On the surface, prospects for an end to the NHL's 2-month lockout took a nosedive this week, when commissioner Gary Bettman proposed a 2-week moratorium in talks after bargaining reached yet another standstill.
Behind the scenes, there seems to be a seismic shift going on among the NHL's Board of Governors, also known as the group that Bettman answers to collectively.
And Flyers chairman Ed Snider may be the big mover-and-shaker behind it all.
Multiple sources confirmed to the Daily News on Friday that Snider, once seen as a supporter of the Bettman's push to rein in the players' share of revenue, has soured on the process after it became apparent that a deal would not be brokered in time for a Dec. 1 puck drop.
Put simply: Snider and the rest of the NHL's owners were promised a big win by Bettman, with player concessions on revenue division and contracting rights. The best they'll get now is a small win in revenue split - coupled with a demoralized fan base and all-important corporate sponsors that are ready to quit.
A source familiar with Snider's thinking characterized it as: "If this is the deal we are going to get, what's the point of dragging this out?"
Neither Snider nor team president Peter Luukko has publicly addressed the lockout since it began on Sept. 16, for fear of a $1 million fine from Bettman.
Snider, 79, is the NHL's longest-serving governor and serves on the board's executive committee, which helps steer policy. A backroom wheeler-dealer, Snider can make his moves in a practical way via the board's numbers.
When it comes to labor negotiations, league rules require a a vote of 75 percent of governors to oppose the commissioner's recommendation. That means Bettman has absolute power, so long as he has eight out of 30 owners to block any hostile movement against him. Bettman actually needs only seven owners to support him, since the league owns the Phoenix franchise.
There have been many educated guesses over the last few weeks as to which franchises are a part of this "hardline" bargaining group of Bettman's staunchest allies, but my list first included Boston, Minnesota, Calgary, Washington, Dallas, Philadelphia and Anaheim, in addition to Phoenix.
Others did not have the Flyers originally among that hardliners list. But the Flyers' original thinking, at least in terms of what this reporterhad learned, was that they were pro-lockout on Bettman's conditions. They trusted him. They made huge money after the 2004-05 lockout, when their payroll dropped from $71 million in 2003-04 to the capped $39 million number in 2005-06. They also participated in two Winter Classics, hosting one at Citizens Bank Park, and a Stanley Cup final without reaching their previous payroll level in seven straight seasons.
Bettman and Snider have worked well together over the years - and Bettman is well aware of Snider's power, sensing a need to keep the Flyers' owner in his pocket in times like these. For Bettman, the Flyers are a linchpin.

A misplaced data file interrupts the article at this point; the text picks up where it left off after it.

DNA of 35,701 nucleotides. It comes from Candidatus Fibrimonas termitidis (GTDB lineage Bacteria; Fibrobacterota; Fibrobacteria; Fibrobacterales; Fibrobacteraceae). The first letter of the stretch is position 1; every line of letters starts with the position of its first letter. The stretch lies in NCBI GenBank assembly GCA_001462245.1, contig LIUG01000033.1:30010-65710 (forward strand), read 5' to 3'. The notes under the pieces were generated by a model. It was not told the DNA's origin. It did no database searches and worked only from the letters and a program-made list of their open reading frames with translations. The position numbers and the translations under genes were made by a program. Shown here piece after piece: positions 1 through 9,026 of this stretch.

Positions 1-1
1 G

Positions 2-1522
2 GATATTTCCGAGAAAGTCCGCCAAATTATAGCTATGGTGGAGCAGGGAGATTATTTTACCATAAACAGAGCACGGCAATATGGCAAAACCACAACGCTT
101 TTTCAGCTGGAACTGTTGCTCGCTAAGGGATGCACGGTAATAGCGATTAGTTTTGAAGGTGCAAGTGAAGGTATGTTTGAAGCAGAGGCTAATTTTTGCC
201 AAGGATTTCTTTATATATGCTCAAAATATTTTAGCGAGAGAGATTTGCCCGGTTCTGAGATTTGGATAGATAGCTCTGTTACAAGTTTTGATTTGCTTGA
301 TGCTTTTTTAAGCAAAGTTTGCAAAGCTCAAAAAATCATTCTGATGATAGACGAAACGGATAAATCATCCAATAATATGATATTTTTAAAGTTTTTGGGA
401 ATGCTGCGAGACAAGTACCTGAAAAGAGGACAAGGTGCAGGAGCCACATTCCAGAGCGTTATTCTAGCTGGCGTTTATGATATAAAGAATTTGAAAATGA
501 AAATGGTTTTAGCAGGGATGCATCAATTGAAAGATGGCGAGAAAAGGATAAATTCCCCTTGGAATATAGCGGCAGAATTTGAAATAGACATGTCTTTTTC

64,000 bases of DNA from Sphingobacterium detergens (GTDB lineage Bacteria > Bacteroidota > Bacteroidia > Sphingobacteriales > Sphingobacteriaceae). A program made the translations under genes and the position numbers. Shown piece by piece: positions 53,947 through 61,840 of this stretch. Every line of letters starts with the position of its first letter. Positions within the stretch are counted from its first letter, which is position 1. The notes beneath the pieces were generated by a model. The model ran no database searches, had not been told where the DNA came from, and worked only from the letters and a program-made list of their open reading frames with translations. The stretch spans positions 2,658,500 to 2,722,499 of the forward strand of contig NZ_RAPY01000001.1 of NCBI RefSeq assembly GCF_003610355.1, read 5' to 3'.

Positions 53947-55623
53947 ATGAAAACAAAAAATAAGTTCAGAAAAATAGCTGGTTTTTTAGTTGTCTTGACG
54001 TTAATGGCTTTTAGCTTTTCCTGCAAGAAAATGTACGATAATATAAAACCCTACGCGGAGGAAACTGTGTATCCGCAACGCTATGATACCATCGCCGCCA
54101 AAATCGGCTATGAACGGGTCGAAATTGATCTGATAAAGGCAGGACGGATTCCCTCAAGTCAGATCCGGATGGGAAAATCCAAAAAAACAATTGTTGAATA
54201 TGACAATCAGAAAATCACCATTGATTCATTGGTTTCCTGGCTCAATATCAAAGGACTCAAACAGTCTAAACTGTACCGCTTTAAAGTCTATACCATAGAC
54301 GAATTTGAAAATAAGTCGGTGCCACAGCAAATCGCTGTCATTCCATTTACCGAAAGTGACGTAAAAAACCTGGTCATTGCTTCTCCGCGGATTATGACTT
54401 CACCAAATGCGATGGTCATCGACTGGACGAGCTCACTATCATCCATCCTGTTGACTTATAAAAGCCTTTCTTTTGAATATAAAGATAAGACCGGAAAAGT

To be sure, Snider and Co. were not against the lockout. Some in the media pegged the Flyers during this process as "middlers," or those that wanted to play but were interested in results.
That all has changed. On Friday, multiple sources indicated Snider's "strong discontent" for Bruins owner Jeremy Jacobs, a big-market owner who has been one of the lockout's ringleaders.
Despite their on-ice rivalry, there seems to be some thinking that the Flyers are interested in teaming up with the midmarket but high-revenue Pittsburgh Penguins to sway more governors toward a swift resolution. The Rangers are also viewed as anti-lockout.
At the very least, if the Flyers are changing their view, two important questions arise: Which other teams have shifted? Where is this whole thing heading?
While some of the smaller-market teams have been interested in a greater percentage of "hockey related revenue" to help get back in the black, there is a growing sentiment that any lingering effects from this lockout could wipe out a franchise in Columbus, Florida, Nashville or Tampa Bay entirely.
According to a source, the Flyers' top-level executives presented their own proposal for the collective-bargaining agreement nearly 3 weeks ago. It remains unclear whether their proposal was the engine behind the league's progress last week, when they strung together lengthy bargaining sessions in 7 out of 9 days.
The Flyers have also proposed the use of a high-profile mediator to help smooth things out. Former President Bill Clinton's name has been kicked around, which does not make a whole lot of sense, though, given Snider's conservative political ties. Neither side has officially asked for the use of a mediator.
When Bettman proposed the 2-week moratorium in talks this week, which would cause the players to miss their fourth of 13 paychecks, perhaps he was hoping they would get antsy and ask for a vote to end the lockout. Now, with the way things are going, Bettman is likely just hoping it doesn't result in a vote in his own boardroom.